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Road Safety Knowledge Centre highlights work-related accident data

6 October 2010

The Road Safety Knowledge Centre, the forum supported by RoadSafe, where road safety professionals can share their knowledge and expertise, has highlighted an indepth study of work-related road accidents provided by the DFT.

Work-related traffic accidents  are the single largest cause of occupational fatality in the United Kingdom.

These accidents vary widely in  type, and include many different sorts of vehicles, with diverse purposes.

The DFT study highlights the results from a sample of 2,111 accident cases, including 1,009 in detail, from Midland police forces.

Each case was summarised on a database and included the main objective features (such as time and place),  a summary narrative, a sketch plan and a list of explanatory factors. The summary narrative also included judgements by the researchers that emphasised the sequence of events leading up to the accident.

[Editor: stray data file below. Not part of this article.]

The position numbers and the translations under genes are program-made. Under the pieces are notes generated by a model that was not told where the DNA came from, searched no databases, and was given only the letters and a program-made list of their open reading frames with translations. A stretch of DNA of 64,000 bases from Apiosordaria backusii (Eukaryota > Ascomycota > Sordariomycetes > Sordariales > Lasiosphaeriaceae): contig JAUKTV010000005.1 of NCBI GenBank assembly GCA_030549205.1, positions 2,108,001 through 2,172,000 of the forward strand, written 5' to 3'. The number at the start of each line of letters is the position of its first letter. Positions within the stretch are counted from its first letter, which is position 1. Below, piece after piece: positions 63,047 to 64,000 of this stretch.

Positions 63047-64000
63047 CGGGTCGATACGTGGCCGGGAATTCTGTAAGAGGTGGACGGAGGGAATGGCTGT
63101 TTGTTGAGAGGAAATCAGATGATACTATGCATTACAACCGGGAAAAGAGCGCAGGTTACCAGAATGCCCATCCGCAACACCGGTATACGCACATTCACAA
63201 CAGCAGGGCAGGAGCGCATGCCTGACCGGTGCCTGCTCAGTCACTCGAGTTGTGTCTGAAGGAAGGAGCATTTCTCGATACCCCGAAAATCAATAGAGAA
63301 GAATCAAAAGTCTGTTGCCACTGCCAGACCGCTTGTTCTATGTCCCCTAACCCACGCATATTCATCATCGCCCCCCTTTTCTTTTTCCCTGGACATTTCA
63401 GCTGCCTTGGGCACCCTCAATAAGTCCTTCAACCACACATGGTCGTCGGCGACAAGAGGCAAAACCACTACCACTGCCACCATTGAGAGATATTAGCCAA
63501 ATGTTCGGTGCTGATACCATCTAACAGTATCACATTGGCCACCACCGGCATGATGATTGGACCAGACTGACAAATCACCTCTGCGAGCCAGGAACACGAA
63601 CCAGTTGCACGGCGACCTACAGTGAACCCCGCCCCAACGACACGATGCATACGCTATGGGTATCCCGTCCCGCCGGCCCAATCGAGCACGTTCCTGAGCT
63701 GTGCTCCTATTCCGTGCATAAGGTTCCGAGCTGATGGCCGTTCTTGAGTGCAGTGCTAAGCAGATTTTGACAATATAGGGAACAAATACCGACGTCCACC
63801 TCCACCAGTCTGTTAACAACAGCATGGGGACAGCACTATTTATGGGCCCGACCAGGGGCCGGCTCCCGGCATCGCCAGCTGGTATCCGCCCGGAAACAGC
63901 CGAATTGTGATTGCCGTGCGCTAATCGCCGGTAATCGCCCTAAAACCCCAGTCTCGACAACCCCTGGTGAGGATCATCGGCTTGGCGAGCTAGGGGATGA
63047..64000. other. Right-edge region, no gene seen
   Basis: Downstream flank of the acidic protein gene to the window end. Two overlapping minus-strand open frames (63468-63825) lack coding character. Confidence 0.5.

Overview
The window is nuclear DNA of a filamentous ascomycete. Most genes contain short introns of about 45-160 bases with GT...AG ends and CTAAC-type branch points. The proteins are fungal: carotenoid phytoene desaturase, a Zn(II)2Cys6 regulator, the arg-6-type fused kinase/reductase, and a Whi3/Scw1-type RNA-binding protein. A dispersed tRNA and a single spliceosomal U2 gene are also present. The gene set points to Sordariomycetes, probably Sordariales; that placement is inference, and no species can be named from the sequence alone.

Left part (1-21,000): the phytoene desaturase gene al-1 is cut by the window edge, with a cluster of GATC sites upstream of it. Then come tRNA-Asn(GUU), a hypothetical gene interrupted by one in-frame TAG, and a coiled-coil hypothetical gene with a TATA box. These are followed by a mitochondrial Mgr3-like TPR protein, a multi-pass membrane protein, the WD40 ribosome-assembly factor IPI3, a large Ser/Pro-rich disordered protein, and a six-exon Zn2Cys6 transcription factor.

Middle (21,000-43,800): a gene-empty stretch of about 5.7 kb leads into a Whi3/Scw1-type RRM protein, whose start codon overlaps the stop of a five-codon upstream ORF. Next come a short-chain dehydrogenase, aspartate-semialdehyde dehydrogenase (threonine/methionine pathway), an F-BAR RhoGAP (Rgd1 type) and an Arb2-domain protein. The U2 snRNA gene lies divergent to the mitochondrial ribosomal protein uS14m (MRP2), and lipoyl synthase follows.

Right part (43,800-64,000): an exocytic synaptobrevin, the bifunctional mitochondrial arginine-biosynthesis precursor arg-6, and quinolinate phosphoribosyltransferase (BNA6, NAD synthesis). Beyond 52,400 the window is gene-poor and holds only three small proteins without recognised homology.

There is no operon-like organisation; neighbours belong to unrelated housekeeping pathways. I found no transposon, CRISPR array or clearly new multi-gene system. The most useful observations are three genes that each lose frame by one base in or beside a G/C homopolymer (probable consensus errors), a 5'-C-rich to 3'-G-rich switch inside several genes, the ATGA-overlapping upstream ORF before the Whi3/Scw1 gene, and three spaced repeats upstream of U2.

The main findings were as follows:

• There were six main classes of vehicle involved, which covered 88% of the sample. These were company cars, vans/pickups, lorries – large goods vehicles (LGVs), buses – passenger carrying vehicles (PCVs), taxis/minicabs and emergency vehicles. Sub-groups in the remaining 12% of the sample included people driving miscellaneous vehicle types and those working in, on, or near the road.

• The drivers of company cars, vans/pickups and lorries (LGVs) all appeared to have a high level of blame in their accident involvement. Company car drivers showed excess speed as a causal factor, whereas van drivers showed more observational failures, and LGV drivers showed more fatigue and vehicle defects as factors.

• The drivers of buses (PCVs), taxis/minicabs and emergency vehicles showed a low ‘level of blame in their accident involvement. Their problems seemed to be primarily with the other drivers/parties with whom they share the road. While they made a variety of mistakes or errors, they were more likely to become the victim of another party’s mistake or error.

• Workers on, in, or near the road seemed to come to grief through the behaviour of drivers who sometimes seemed to be aggressively asserting their right of way over pedestrians with little regard to their safety. 

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